possible to improve society and to make people better human beings. This is worth mentioning
just because not everyone felt that this was possible. Many of the opponents of the Progressives saw human nature as
fixed and a society with vast inequalities of
wealth and opportunity is just an inevitable
consequence of industrialization. A second shared belief
was that it was the role of government to step in and
fix these social problems. This was a big departure
from the laissez-faire or hands off approach of the Gilded Age. In that era, attempting
to improve sanitation or morality would have been considered work for private charities or voluntary associations to take on. But the Progressives
thought that the problems they were trying to solve were
too big for that approach. And they sought out the
help of local, state, and federal government to
implement their measures. They campaigned for laws and
constitutional amendments to bring about change. So they really began a debate over whether or to what extent the government
should take an active role in the welfare of its
citizens that would continue into the Great Depression. But the Progressive
Movement was also riddled with divisions and
internal contradictions. One of these was around voting rights. The Progressives expanded
democracy by winning the right to vote for women, but they also advocated
for restricting the vote to who they considered good voters. White, educated, native-born people. They worked to impose literacy tests and residency requirements in the North, and made no effort to
challenge Jim Crow Laws preventing African Americans
from voting in the South. Progressives were also divided
on the issue of immigration. Although a few Progressives
championed the rights of immigrants and respect
for immigrant’s culture like Hull-House founder, Jane Addams, most Progressives thought the only way forward for immigrants
was complete assimilation into American culture. They also supported
restrictions on the entry of immigrants they considered undesirable, like those from Southern
and Eastern Europe, Asia, and Mexico. These beliefs around who was fit to vote or to be an American citizen derived from the flawed racial science of the day, which categorized white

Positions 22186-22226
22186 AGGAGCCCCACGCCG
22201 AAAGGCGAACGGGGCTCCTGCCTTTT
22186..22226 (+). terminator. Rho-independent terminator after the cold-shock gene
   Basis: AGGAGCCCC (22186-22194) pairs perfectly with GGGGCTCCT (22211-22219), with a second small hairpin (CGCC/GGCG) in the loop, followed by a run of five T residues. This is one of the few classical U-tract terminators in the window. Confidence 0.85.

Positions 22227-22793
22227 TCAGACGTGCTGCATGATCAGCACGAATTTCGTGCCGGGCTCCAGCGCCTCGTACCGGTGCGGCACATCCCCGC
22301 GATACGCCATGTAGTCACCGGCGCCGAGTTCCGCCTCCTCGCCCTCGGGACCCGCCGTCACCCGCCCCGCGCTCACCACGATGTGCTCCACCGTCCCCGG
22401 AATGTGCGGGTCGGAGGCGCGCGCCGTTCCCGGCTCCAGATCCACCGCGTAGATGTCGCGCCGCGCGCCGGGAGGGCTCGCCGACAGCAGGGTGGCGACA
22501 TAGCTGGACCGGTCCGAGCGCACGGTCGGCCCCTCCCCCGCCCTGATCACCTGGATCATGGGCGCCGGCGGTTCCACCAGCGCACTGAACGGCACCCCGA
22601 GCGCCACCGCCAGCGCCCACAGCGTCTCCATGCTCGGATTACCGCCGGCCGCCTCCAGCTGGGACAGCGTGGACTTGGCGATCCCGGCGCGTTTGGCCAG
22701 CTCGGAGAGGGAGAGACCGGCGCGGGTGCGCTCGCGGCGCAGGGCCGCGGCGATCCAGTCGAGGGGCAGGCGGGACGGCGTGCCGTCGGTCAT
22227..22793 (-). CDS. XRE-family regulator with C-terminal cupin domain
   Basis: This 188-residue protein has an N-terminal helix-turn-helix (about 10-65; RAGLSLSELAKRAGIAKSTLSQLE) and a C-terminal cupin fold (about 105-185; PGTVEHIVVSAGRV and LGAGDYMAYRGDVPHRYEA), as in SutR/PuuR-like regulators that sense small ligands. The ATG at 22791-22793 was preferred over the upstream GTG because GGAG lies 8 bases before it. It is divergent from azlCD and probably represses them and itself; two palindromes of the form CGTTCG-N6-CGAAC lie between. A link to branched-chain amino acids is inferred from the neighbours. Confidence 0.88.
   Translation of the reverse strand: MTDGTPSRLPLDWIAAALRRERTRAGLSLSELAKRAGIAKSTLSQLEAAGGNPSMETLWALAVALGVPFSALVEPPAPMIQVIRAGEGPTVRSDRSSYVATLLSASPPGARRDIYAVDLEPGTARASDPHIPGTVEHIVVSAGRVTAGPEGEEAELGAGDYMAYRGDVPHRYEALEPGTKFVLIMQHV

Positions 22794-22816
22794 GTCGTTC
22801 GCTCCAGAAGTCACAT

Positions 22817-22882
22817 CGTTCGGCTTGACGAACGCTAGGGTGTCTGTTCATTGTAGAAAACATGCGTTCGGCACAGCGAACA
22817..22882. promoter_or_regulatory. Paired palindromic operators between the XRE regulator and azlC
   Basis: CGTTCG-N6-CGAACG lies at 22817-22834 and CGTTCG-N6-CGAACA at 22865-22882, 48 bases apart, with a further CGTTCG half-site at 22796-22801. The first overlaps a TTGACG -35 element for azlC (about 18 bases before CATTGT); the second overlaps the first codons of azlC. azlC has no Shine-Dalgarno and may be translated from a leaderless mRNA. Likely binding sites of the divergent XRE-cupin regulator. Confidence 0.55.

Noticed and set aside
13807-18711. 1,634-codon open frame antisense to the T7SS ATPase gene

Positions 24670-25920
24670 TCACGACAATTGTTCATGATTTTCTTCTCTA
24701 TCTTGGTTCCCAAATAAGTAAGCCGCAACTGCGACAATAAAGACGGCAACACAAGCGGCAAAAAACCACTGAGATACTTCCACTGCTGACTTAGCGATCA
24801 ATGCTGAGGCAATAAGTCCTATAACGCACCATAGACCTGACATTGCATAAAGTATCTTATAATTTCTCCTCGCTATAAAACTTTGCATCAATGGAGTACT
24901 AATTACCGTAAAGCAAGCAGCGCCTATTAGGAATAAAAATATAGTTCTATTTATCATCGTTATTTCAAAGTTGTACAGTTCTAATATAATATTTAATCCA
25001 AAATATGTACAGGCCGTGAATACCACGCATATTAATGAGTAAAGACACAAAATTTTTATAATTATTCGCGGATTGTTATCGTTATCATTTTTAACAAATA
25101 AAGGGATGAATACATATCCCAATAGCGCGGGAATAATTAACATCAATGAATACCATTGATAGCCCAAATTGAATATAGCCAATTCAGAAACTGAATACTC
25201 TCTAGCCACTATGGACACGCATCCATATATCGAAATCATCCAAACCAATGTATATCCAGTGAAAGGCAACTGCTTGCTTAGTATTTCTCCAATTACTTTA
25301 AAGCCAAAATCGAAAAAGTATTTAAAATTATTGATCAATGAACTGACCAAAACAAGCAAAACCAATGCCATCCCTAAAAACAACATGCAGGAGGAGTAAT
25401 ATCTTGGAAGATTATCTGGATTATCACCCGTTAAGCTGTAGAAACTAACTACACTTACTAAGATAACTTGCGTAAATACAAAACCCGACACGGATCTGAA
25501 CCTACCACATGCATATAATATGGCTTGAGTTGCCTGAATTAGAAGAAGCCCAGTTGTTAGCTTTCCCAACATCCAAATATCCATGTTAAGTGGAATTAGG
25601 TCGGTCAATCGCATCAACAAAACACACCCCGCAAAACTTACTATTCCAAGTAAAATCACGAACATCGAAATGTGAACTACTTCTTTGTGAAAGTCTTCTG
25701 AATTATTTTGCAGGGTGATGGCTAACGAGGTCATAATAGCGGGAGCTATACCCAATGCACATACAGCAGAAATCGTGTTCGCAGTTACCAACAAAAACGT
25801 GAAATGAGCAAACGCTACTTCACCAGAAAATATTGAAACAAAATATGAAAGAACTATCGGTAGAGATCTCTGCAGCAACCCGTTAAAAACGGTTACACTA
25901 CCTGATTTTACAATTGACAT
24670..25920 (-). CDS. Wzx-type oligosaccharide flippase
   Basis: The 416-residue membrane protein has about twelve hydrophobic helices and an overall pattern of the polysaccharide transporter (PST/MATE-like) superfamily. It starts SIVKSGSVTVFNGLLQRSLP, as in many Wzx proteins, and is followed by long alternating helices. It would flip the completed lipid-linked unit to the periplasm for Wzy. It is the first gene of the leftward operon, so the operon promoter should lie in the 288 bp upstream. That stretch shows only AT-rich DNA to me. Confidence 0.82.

Anglo-Saxons as the most evolved race, and everyone
else falling somewhere along a continuum of less evolved peoples. With the exception of
African American activists, like Ida B. Wells, Progressive
reformers supported segregation and pretty
much turned a blind eye towards the working and living conditions of African Americans. Some Progressives even advocated eugenics, a plan to improve the American gene pool by encouraging native white
women to have more babies, and discouraging undesirables
from reproducing, sometimes through forced sterilizations. So taking these uniting
and dividing factors into consideration what
conclusions can we come to about the goals and effects of the Progressive reform movement? I think it’s safe to say
that the Progressives wanted to improve
society and find a remedy for the social problems caused by industrialization and urbanization. And that they wanted to do so through government intervention. But their goals were also limited. They only wanted these
improvements for those they deemed worthy to
participate in American society. As for how effective their
reforms were at solving the problems of industrialization
and urbanization, they did succeed in curbing
some of the worst problems of corruption, sanitation,
and exploitation. But we would also need to look ahead to the ’20s and ’30s to see how much things really changed. Spoiler alert, this
booming era of industry was about to end with a crash.